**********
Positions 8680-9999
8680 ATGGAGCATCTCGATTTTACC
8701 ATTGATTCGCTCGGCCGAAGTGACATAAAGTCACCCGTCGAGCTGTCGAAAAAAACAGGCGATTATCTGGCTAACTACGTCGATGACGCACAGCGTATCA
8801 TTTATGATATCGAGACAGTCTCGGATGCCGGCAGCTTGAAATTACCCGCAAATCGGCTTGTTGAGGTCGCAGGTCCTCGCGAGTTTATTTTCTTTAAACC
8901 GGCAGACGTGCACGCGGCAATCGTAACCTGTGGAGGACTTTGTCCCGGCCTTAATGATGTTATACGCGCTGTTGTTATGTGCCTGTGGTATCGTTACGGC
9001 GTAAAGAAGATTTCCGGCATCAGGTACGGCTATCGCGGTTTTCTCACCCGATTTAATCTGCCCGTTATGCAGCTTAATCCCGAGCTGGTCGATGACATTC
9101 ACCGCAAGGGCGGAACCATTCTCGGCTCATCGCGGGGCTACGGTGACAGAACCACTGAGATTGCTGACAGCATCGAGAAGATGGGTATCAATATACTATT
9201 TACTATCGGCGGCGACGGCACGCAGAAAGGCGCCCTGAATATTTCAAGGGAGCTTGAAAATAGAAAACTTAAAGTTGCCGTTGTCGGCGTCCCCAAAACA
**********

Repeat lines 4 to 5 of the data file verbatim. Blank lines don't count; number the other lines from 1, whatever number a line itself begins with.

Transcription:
8801 TTTATGATATCGAGACAGTCTCGGATGCCGGCAGCTTGAAATTACCCGCAAATCGGCTTGTTGAGGTCGCAGGTCCTCGCGAGTTTATTTTCTTTAAACC
8901 GGCAGACGTGCACGCGGCAATCGTAACCTGTGGAGGACTTTGTCCCGGCCTTAATGATGTTATACGCGCTGTTGTTATGTGCCTGTGGTATCGTTACGGC